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The Art of Unix Programming
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Unix Programming - How to Choose among the Methods - Case Study: The XFree86 Server

Case Study: The XFree86 Server

The X windowing system is the engine that supports bitmapped displays on Unix machines. Unix applications running through a client machine with a bitmapped display get their input events through X and send screen-painting requests to it. Confusingly, X ‘servers’ actually run on the client machine — they exist to serve requests to interact with the client machine's display device. The applications sending those requests to the X server are called ‘X clients’, even though they may be running on a server machine. And no, there is no way to explain this inverted terminology that is not confusing.

X servers have a forbiddingly complex interface to their environment. This is not surprising, as they have to deal with a wide range of complex hardware and user preferences. The environment queries common to all X servers, documented on the X(1) and Xserver(1) pages, therefore make a useful example for study. The implementation we examine here is XFree86, the X implementation used under Linux and several other open-source Unixes.

At startup, the XFree86 server examines a systemwide run-control file; the exact pathname varies between X builds on different platforms, but the basename is XF86Config. The XF86Config file has a shell-like syntax as described above. Example10.2 is a sample section of an XF86Config file.

The XF86Config file describes the host machine's display hardware (graphics card, monitor), keyboard, and pointing device (mouse/trackball/glidepad). It's appropriate for this information to live in a systemwide run-control file, because it applies to all users of the machine.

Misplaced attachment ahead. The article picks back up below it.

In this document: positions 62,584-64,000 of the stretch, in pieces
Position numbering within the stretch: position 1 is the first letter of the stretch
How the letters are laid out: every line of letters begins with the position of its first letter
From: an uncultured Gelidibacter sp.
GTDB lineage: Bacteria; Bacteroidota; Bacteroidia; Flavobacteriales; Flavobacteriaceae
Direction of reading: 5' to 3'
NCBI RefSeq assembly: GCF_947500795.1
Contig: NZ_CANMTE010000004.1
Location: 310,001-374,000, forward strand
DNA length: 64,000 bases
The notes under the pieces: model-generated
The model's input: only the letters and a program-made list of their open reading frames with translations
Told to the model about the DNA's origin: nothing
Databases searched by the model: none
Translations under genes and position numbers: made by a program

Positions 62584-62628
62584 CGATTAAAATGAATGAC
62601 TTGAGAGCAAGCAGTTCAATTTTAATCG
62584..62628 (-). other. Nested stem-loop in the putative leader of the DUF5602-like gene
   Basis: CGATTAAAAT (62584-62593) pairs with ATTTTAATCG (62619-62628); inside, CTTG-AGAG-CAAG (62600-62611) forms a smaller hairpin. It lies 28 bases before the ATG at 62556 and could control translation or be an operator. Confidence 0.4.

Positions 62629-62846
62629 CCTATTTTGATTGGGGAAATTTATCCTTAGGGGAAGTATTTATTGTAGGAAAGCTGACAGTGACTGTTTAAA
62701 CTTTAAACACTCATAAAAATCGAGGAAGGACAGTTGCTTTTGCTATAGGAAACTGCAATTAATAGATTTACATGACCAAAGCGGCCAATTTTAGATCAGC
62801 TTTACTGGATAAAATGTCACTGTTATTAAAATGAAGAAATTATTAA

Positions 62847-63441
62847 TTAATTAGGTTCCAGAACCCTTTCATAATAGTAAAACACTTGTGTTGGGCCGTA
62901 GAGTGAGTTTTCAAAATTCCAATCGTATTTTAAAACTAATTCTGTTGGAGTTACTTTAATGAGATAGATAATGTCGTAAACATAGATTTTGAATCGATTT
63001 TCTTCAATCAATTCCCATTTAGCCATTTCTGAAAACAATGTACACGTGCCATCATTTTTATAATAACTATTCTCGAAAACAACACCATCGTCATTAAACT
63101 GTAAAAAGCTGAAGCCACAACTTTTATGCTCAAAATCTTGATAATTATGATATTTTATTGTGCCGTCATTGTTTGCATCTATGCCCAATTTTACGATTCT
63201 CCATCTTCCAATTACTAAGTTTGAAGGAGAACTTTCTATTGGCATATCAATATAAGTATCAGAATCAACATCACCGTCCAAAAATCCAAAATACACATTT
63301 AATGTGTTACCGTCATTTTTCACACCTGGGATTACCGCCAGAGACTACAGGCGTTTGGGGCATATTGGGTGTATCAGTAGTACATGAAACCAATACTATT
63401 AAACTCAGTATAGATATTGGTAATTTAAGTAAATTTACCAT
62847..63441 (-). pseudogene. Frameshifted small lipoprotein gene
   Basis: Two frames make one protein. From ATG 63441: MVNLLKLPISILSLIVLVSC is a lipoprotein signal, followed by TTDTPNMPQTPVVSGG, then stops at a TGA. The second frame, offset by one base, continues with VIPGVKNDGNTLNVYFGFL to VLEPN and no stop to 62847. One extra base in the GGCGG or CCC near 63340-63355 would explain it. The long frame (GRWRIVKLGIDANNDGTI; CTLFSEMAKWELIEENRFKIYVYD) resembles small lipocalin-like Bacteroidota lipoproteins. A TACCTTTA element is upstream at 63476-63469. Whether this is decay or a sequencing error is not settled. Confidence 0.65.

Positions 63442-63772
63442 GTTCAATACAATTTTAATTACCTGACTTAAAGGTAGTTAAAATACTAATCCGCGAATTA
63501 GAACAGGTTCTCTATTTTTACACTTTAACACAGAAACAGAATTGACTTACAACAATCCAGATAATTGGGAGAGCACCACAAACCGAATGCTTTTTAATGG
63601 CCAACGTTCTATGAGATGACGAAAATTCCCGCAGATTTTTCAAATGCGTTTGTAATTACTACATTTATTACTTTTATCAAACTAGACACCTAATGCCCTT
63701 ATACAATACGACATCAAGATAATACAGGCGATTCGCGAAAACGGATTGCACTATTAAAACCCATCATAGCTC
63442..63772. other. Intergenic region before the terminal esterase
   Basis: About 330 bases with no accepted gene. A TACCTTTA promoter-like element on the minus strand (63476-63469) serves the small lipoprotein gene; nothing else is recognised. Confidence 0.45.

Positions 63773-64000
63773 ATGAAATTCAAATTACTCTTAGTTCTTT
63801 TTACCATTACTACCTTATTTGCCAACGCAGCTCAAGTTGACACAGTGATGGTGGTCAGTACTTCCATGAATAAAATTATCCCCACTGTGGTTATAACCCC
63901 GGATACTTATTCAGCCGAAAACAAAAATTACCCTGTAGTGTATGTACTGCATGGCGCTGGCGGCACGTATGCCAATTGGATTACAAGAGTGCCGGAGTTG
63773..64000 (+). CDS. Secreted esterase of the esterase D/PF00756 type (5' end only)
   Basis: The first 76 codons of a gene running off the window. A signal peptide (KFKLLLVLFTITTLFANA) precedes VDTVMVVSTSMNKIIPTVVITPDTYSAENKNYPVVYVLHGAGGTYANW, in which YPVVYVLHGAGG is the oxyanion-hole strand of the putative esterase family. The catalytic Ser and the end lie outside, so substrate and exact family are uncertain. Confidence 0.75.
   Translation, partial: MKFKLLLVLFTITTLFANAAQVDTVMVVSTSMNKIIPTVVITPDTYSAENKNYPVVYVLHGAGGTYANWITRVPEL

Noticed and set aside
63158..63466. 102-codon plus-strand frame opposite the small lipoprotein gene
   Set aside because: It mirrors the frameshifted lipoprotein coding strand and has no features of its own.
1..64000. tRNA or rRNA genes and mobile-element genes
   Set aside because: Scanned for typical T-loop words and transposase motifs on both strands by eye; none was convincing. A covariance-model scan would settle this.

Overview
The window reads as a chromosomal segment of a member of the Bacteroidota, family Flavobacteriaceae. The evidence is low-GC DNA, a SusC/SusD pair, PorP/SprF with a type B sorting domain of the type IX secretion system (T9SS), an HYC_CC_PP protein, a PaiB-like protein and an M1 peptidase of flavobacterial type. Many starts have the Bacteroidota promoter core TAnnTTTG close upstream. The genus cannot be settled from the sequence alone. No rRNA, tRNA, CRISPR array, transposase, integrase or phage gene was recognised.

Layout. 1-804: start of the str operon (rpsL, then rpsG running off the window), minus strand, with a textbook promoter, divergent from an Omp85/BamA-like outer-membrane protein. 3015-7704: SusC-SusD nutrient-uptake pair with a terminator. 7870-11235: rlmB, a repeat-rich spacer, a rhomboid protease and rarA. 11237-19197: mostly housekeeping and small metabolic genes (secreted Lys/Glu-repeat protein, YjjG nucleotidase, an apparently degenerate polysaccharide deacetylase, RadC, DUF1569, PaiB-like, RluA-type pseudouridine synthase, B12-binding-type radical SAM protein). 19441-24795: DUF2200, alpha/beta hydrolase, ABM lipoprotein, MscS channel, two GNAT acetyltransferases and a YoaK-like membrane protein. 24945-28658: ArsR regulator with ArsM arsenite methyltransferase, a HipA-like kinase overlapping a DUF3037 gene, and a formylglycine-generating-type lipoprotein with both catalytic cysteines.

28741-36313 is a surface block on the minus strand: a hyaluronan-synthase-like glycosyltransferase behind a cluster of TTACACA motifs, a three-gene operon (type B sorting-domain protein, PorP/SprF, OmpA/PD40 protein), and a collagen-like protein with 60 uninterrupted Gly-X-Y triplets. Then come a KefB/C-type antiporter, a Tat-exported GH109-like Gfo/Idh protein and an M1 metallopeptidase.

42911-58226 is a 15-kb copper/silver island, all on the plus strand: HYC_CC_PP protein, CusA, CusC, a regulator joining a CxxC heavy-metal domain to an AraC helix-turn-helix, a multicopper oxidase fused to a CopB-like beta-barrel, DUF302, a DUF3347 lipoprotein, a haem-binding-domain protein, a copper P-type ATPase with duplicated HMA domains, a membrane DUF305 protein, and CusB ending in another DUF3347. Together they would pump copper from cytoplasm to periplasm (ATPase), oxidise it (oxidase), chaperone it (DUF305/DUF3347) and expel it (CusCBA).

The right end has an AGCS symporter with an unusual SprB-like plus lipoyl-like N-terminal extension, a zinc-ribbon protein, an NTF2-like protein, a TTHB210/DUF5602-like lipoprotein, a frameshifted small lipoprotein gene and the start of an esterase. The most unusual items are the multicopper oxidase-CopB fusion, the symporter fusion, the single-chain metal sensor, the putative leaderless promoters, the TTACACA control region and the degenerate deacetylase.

Once X has acquired its hardware configuration from the run control file, it uses the value of the environment variable HOME to find two dotfiles in the calling user's home directory. These files are .Xdefaults and .xinitrc.[105]

The .Xdefaults file specifies per-user, application-specific resources relevant to X (trivial examples of these might include font and foreground/background colors for a terminal emulator). The phrase ‘relevant to X’ indicates a design problem, however. Collecting all these resource declarations in one place is convenient for inspecting and editing them, but it is not always clear what should be declared in .Xdefaults and what belongs in an application-specific dotfile. The .xinitrc file specifies the commands that should be run to initialize the user's X desktop just after server startup. These programs will almost always include a window or session manager.

X servers have a large set of command-line options. Some of these, such as the -fp (font path) option, override the XF86Config. Some are intended to help track server bugs, such as the -audit option; if these are used at all, they are likely to vary quite frequently between test runs and are therefore poor candidates to be included in a run-control file. A very important option is the one that sets the server's display number. Multiple servers may run on a host provided each has a unique display number, but all instances share the same run-control file(s); thus, the display number cannot be derived solely from those files.

[105] The .xinitrc is analogous to a Startup folder on Windows and other operating systems.

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The Art of Unix Programming
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